If AMD made something that'd beat my 1080 Ti for a reasonable price, I'd definitely buy it. I certainly don't like Nvidia's Linux drivers, but the majority of my non-IGPU needs are Windows-based, so it's not as much of an issue. If I exclusively used Linux on my high-end PCs, I'd likely be more willing to lose some raw performance to go with AMD.
I think the main issue with AMD is that their compute drivers are clearly behind NVidia's. However, their ROCm development is now on Github, so we can publicly see releases and various development actions. AMD has been active on Github, so the drivers are clearly improving.
But I think it is surprising to see just how far behind they are. ROCm is rewriting OpenCL from scratch, HIP / HCC / etc. etc. is built on top of C++ AMP but otherwise seems to be built from scratch as well. As such, there are still major issues like "ROCm / OpenCL doesn't work with Blender 2.79 yet".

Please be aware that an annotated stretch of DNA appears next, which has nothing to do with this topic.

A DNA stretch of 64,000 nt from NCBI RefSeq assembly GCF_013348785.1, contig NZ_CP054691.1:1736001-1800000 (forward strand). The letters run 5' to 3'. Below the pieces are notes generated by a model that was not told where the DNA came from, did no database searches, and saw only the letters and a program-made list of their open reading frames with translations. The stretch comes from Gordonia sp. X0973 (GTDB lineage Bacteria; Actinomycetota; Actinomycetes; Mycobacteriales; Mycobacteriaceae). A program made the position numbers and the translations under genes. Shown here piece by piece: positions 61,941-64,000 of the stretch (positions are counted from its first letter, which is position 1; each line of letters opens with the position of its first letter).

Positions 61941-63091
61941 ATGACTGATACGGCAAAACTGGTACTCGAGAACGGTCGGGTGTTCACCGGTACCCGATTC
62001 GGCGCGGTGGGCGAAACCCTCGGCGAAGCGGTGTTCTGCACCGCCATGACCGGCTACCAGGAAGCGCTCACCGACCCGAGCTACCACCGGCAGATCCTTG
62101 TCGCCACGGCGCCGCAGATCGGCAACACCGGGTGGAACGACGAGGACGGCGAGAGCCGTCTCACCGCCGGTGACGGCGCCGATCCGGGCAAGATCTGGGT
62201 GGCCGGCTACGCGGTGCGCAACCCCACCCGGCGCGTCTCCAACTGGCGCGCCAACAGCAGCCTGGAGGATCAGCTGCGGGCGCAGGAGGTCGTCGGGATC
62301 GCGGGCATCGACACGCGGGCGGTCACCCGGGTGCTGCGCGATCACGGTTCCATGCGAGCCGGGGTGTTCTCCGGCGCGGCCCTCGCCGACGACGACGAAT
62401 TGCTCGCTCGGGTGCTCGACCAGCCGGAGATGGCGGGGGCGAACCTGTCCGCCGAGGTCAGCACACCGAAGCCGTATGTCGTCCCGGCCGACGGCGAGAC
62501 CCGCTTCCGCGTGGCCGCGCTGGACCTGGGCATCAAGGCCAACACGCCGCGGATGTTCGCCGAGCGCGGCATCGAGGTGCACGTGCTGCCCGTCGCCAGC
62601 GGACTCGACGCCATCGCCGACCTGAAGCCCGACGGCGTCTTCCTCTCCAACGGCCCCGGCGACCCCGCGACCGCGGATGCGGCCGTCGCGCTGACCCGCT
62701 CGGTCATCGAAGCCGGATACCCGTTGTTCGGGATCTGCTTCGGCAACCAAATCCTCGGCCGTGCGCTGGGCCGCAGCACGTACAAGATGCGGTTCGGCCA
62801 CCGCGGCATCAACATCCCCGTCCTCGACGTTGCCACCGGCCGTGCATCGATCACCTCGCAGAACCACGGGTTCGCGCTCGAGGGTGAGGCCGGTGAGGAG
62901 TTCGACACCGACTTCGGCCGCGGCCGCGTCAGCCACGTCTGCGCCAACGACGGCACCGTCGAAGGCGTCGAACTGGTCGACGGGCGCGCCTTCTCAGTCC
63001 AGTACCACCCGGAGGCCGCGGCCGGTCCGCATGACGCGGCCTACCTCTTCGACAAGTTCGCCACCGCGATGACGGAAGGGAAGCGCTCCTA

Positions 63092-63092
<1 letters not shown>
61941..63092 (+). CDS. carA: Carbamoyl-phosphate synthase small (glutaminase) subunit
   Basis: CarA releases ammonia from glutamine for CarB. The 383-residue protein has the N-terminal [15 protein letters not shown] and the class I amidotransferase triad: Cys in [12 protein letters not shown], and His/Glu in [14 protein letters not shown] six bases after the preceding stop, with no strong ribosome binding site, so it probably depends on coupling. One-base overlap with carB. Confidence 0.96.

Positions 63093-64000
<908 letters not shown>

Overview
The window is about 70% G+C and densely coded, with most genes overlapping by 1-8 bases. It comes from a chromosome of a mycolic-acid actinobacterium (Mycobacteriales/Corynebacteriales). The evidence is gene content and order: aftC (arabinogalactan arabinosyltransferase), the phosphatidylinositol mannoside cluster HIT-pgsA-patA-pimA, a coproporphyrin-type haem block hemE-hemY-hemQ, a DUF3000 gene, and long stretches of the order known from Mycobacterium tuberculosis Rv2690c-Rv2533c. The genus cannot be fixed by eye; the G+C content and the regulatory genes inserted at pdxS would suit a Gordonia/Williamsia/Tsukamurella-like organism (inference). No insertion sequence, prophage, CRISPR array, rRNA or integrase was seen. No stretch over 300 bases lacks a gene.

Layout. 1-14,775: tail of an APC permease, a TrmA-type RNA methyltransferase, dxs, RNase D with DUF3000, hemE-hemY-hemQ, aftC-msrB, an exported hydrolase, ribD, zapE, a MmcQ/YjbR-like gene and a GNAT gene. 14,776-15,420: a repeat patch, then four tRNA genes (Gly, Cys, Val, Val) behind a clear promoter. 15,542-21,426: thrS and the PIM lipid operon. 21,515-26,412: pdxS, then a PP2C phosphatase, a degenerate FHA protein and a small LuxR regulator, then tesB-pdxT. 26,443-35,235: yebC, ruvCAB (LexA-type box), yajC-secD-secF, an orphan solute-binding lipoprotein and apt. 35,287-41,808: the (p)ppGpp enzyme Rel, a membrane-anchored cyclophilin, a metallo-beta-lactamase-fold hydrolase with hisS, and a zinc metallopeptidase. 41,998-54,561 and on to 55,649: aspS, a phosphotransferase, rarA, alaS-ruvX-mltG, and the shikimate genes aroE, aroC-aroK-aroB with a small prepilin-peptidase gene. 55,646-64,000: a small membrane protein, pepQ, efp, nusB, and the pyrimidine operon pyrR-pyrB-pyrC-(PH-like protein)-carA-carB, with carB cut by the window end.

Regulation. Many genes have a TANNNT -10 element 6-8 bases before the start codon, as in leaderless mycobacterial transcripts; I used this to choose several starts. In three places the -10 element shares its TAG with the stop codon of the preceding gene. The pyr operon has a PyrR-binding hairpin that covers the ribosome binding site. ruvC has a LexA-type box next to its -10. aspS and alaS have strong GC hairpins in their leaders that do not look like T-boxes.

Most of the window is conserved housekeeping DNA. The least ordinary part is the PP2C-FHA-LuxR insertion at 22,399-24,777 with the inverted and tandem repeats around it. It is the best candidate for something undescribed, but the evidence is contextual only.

And since ROCm / OpenCL is a different compiler, it has different performance characteristics compared to AMDGPU-PRO (the old OpenCL compiler). So code that worked quickly on AMDGPU-PRO (ex: LuxRender) may work slowly on ROCm / OpenCL (or worst case: not at all, due to compiler errors or whatnot).
EDIT: And the documentation... NVidia offers extremely good documentation. Not only a complete CUDA guide, but a "performance" guide, documented latencies on various instructions (not like Agner Fog level, but useful to understand which instructions are faster than others), etc. etc. AMD used to have an "OpenCL Optimization Guide" with similar information, but it hasn't been updated since the 7970.